Simple Strategies to Eat Better for Less

Redirect your food dollars to reduce your risk of certain diseases and lower your grocery bills.

| February/March 2011

Americans already spend far less on food than the citizens of most other nations, but our recent national belt-tightening has translated into even less money spent on groceries. A consumer survey from 2009 shows that in order to save money, 80 percent of the American public is spending less on groceries, and half of those admit to replacing healthy foods with cheaper, high-calorie foods. But a recent study from the American Journal of Clinical Nutrition proves that if you choose the right foods, such as nuts, beans and grains, you can actually spend less on food and still achieve a higher quality diet.

The study’s authors used food-cost data from the U.S. Department of Agriculture and survey data from the long-running Harvard Nurse’s Health Study to examine the diets of nearly 80,000 women over several years. Each participant was assigned an Alternative Healthy Eating Index (AHEI) score. Higher AHEI scores are associated with lower rates of cardiovascular and other chronic diseases, and are achieved by eating more fruits, nuts, vegetables, soy, lean meats, fish, beans, whole grains and monounsaturated and polyunsaturated fatty acids.

The authors found that, although spending more money overall was associated with a healthier diet, you can improve your diet greatly without spending more. They examined changes in AHEI scores for a $1 shift in spending on various food groups, and found that greater spending on nuts, soy, beans and whole grains yielded a higher AHEI score, while greater spending on red and processed meats, and high-fat dairy products resulted in a lower AHEI. (Note that the study did not differentiate between industrial red meat and dairy and pasture-based options, which have far more healthful nutrient profiles.)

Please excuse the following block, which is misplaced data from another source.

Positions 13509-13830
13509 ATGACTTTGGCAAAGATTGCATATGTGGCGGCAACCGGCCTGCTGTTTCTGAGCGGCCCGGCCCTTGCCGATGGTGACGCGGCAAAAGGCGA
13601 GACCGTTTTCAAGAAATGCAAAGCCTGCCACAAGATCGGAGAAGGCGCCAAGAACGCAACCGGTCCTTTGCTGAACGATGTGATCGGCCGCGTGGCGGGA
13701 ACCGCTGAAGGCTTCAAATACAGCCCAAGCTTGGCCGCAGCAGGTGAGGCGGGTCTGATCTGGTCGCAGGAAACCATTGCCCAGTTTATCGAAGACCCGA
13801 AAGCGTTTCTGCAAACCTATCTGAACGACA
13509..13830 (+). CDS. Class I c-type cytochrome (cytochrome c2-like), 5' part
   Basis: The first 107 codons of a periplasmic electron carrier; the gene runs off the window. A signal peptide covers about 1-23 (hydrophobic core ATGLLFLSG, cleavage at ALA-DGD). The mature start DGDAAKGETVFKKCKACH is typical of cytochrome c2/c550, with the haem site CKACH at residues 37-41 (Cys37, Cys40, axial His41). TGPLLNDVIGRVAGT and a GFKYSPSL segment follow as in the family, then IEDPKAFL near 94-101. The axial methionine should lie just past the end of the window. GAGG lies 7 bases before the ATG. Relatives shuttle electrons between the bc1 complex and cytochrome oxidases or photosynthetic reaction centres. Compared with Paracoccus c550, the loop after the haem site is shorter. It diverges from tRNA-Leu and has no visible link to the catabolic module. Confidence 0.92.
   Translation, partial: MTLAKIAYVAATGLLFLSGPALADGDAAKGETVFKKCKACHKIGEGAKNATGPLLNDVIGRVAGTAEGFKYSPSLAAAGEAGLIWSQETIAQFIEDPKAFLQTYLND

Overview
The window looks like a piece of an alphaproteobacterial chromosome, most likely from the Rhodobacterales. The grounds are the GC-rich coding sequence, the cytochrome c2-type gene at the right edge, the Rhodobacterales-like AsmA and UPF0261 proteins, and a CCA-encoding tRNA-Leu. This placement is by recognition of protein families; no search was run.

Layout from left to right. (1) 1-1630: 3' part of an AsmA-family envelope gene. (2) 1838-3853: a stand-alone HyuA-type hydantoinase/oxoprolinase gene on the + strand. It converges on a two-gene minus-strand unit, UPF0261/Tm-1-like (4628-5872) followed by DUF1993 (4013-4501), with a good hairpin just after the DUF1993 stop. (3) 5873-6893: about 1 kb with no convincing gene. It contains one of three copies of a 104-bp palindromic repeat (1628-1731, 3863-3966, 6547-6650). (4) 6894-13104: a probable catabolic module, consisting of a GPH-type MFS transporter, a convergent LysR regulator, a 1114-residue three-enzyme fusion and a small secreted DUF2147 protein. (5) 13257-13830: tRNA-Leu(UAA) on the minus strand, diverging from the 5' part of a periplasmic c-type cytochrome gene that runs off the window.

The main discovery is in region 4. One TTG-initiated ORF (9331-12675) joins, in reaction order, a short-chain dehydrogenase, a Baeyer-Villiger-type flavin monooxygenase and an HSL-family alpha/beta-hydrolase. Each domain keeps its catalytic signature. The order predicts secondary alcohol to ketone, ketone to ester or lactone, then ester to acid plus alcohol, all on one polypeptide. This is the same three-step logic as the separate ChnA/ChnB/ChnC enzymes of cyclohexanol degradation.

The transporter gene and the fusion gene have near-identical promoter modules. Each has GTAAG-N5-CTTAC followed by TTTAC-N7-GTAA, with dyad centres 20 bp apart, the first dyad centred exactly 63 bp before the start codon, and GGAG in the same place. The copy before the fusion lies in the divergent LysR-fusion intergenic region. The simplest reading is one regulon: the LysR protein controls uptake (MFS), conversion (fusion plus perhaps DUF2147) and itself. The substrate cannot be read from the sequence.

Shift Spending for a Health Boost

Health scores are determined by Harvard’s Alternative Healthy Eating Index. 

Spend more on fruits and vegetables: +7  

Spend more on whole grains: +18 

6/5/2011 10:32:37 AM

For Clint regarding soy beans. In the "Makers Diet" by Jordan Rubin N.M.D..Ph.D. (page 103) he says "Myth: Soy Products are adequate substitutes for meat and dairy products. In Asia soy products are never used as a primary food! They are used as condiments or in traditionally fermented forms. Unfermented soybeans and soy products are high in phytic acid, an antinutrient that carries minerals out of the body. ---- Processed soy products are rich in trypsin inhibitors, which inhibit protein digestion! Some recent research indiciates that soy's phytoestrogens (or isoflavones) could be causative factors in breast cancer, penile birth defects, infantile leukemia and depressed thyroid function. They have caused infertility in every animal species studied so far!" He says in other places that tofu, miso, soy sauces are fermented. I really recommend reading this book. It opened my eyes to several things I was not aware of.

6/4/2011 7:03:05 AM

Cat, I am wondering what are your resources for stating that "soy is not at all good for you"?

6/3/2011 1:43:22 PM This is a better article on healthy diets. As Thomas Jefferson said “If people let government decide what foods they eat and what medicines they take, their bodies will soon be in as sorry a state as are the souls of those who live under tyranny.” Soy is not at all good for you and too many grains are what is making us fat (though some people obviously live on McDonalds and such other items that are hardly considered edible in my book). Proteins are inexpensive especially if you raise your own animals. Eggs and chicken are free at my house, and much healthier then what you buy at stores since my chickens free range and have wonderfully healthy diets as well. We are broke so we have eggs for breakfast and chicken for dinner. I roast the chicken in a pot over the grill and then turn the rest into soup the next day. Good for 2 meals + extra soup for lunch and dinner another day!

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